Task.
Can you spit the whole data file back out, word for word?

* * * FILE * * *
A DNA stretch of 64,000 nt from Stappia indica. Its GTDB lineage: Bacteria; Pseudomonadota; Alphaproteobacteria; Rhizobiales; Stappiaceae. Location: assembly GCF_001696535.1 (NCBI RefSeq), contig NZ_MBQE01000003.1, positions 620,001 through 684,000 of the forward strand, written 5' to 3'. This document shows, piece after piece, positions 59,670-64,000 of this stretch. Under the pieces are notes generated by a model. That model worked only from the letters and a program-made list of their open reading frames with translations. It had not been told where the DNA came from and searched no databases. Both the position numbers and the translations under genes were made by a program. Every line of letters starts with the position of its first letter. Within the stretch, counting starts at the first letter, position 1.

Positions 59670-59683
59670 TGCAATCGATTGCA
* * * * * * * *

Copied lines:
A DNA stretch of 64,000 nt from Stappia indica. Its GTDB lineage: Bacteria; Pseudomonadota; Alphaproteobacteria; Rhizobiales; Stappiaceae. Location: assembly GCF_001696535.1 (NCBI RefSeq), contig NZ_MBQE01000003.1, positions 620,001 through 684,000 of the forward strand, written 5' to 3'. This document shows, piece after piece, positions 59,670-64,000 of this stretch. Under the pieces are notes generated by a model. That model worked only from the letters and a program-made list of their open reading frames with translations. It had not been told where the DNA came from and searched no databases. Both the position numbers and the translations under genes were made by a program. Every line of letters starts with the position of its first letter. Within the stretch, counting starts at the first letter, position 1.

Positions 59670-59683
59670 TGCAATCGATTGCA